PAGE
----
Faculty Profile - 460x460 - Psychology - Kristin Scaplen

Kristin Scaplen

Kristin Scaplen, Assistant Professor, grew up in Connecticut, not far from the Rhode Island border and has lived in New England for much of her life. She received a B.S. in Biology and a B.S. in Psychology from the University of Connecticut and her PhD in Neuroscience from Brown University. Prior to coming to Bryant, she spent her postdoc using sophisticated neurogenetic tools to study the persistence of memory in the context of alcohol use. She intends to continue investigating how neural circuits for pathologic memories are established and change with experience to ultimately guide maladaptive reward seeking.

Ph D, Brown University

B Sc, University of Connecticut

B Sc, University of Connecticut

Scaplen, K. M.,Kaun, K. R., Reward from bugs to bipeds: a comparative approach to understanding how reward circuits function, Journal of Neurogenetics/Taylor & Francis.

Scaplen, K. M.,Talay, M.,Nuñez, K. M.,Salamon, S.,Waterman, A. G.,Gang, S.,Song, S. L.,Barnea, G.,Kaun, K. R., Circuits that encode and guide alcohol-associated preference, eLife, 2020.

Scaplen, K. M.,Mei, N. J.,Bounds, H. A.,Song, S. L.,Azanchi, R.,Kaun, K. R., Automated real-time quantification of group locomotor activity in Drosophila melanogaster, Scientific Reports/Nature, 2019.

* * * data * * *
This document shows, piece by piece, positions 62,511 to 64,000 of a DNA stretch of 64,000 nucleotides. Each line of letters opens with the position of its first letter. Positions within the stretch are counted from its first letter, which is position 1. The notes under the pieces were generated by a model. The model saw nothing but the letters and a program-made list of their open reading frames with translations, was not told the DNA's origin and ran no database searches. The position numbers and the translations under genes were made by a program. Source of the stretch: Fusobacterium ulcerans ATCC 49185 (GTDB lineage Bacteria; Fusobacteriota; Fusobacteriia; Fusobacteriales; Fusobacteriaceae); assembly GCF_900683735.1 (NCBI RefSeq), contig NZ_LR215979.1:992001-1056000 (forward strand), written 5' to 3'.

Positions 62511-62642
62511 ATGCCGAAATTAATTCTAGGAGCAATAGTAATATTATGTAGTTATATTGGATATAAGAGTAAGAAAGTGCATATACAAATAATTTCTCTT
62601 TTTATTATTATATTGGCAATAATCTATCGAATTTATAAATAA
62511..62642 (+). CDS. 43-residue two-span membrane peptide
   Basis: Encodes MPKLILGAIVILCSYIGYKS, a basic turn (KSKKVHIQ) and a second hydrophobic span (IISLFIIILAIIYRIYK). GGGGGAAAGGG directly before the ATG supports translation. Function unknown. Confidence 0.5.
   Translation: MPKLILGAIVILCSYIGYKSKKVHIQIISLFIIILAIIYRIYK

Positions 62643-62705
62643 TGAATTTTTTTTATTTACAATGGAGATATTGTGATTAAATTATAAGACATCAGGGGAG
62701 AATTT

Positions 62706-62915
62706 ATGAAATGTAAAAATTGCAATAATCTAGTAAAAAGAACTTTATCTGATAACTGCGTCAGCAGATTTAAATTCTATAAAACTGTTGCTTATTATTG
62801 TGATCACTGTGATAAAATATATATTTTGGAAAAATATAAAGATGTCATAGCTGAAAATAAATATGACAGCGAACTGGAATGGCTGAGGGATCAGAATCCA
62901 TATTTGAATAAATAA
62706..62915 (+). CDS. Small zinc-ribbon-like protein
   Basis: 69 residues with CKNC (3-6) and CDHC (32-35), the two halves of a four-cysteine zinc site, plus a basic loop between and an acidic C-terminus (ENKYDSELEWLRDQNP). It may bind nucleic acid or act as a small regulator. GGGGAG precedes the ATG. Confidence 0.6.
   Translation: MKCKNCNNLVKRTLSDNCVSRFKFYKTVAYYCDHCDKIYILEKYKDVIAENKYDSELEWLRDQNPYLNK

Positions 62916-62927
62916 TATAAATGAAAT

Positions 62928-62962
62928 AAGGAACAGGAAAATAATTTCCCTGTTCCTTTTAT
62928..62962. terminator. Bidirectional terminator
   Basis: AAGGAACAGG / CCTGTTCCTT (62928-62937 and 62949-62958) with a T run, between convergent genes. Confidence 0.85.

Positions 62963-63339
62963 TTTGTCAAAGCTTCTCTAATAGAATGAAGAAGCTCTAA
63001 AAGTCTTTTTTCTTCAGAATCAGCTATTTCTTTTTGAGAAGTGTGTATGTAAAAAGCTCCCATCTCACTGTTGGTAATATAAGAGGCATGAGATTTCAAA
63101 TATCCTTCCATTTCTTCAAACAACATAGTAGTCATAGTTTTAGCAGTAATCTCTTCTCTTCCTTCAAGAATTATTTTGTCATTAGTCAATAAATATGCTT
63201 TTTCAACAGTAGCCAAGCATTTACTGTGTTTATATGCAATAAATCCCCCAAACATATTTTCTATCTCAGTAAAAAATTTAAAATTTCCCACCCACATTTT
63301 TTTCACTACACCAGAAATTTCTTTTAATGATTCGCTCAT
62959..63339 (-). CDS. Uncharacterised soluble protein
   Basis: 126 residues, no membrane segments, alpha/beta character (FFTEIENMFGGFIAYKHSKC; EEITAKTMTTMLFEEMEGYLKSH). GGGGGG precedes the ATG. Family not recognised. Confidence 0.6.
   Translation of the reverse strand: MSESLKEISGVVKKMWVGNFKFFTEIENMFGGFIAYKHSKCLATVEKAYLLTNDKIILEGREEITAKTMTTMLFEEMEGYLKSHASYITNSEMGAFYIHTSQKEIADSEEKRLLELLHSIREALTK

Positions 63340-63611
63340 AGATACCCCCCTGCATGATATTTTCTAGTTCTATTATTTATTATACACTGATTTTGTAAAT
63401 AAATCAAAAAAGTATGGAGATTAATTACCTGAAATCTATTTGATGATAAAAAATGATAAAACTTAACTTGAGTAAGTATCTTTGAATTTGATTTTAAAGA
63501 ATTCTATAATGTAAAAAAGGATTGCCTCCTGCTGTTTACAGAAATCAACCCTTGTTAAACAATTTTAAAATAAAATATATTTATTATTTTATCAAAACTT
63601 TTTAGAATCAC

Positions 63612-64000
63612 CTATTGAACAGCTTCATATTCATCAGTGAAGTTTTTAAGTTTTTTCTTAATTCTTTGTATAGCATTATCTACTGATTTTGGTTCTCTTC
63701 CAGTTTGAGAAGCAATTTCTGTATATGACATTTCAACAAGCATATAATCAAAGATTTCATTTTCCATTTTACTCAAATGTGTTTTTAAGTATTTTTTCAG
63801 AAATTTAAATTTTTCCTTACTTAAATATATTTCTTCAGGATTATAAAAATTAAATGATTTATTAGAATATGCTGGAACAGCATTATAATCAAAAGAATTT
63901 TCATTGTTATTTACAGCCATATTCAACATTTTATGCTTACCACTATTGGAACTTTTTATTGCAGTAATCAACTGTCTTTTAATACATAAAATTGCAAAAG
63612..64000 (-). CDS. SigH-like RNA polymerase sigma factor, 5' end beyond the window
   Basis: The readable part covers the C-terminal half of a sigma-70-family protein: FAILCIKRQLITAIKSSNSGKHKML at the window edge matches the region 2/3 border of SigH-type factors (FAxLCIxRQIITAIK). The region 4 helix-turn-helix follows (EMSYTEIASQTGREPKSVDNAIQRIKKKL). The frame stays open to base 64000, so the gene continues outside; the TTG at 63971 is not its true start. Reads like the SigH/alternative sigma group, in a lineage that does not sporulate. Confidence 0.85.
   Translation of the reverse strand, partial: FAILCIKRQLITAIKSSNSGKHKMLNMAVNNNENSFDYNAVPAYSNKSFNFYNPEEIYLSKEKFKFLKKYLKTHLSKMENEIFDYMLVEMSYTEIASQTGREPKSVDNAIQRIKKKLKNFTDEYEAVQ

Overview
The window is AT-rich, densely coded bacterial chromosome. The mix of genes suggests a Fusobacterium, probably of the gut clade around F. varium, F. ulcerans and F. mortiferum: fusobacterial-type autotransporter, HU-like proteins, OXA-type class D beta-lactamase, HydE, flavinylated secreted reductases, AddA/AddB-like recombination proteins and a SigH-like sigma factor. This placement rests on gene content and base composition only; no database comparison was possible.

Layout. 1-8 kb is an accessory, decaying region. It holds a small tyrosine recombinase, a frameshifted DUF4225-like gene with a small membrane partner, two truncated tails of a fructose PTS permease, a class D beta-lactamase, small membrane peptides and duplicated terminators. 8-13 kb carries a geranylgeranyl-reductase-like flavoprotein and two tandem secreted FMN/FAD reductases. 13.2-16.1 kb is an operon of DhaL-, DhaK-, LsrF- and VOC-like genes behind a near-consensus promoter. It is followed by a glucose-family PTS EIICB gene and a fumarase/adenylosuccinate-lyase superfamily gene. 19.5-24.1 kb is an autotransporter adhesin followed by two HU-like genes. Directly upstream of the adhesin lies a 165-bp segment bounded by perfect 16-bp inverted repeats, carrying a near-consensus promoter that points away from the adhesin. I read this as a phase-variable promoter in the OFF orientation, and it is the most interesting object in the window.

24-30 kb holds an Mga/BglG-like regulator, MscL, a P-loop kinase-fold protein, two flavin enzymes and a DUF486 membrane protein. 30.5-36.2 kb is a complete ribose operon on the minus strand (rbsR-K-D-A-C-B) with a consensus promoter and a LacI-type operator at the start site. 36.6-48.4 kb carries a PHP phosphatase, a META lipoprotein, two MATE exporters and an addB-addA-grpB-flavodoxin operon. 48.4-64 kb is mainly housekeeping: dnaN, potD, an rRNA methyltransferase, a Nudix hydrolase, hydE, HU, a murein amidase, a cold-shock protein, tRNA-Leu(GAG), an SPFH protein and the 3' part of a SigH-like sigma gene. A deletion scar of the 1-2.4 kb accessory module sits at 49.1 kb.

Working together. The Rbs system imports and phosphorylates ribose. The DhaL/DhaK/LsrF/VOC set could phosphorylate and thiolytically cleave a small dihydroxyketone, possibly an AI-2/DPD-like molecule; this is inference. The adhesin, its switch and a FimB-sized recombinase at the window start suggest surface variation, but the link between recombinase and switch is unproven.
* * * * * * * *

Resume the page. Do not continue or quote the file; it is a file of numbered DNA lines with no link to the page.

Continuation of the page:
Scaplen, K. M.,Agster, K. L.,Burwell, R. D., Anatomy of the Hippocampus and the Declarative Memory System, Academic Press/Elsevier, 2016.

Neuroscience, Psychology, Learning and Memory, Sensation and Perception, Neurogenetics

I have a long-standing interest in understanding neural circuitry mechanisms underlying learning and memory across species. I currently use a multidisciplinary approach to investigate the mechanisms of learning and memory and understand how they are disrupted by drugs of abuse or other maladaptive conditions. The focus of my work is to understand how neural circuits for pathologic memories are established and change with experience to ultimately guide maladaptive reward seeking. My long-term research goal is to capitalize on the <i>Drosophila </i>model to reveal general circuitry principles for how circuits function and change with experience in adaptive and maladaptive models to better understand how local circuits function in the broader context of the mammalian brain.<br>

Genetics Society of America

Pavlovian Society

International Behavioral and Neural Genetics Society

Brown University Chapter of Sigma Xi

Society for Neuroscience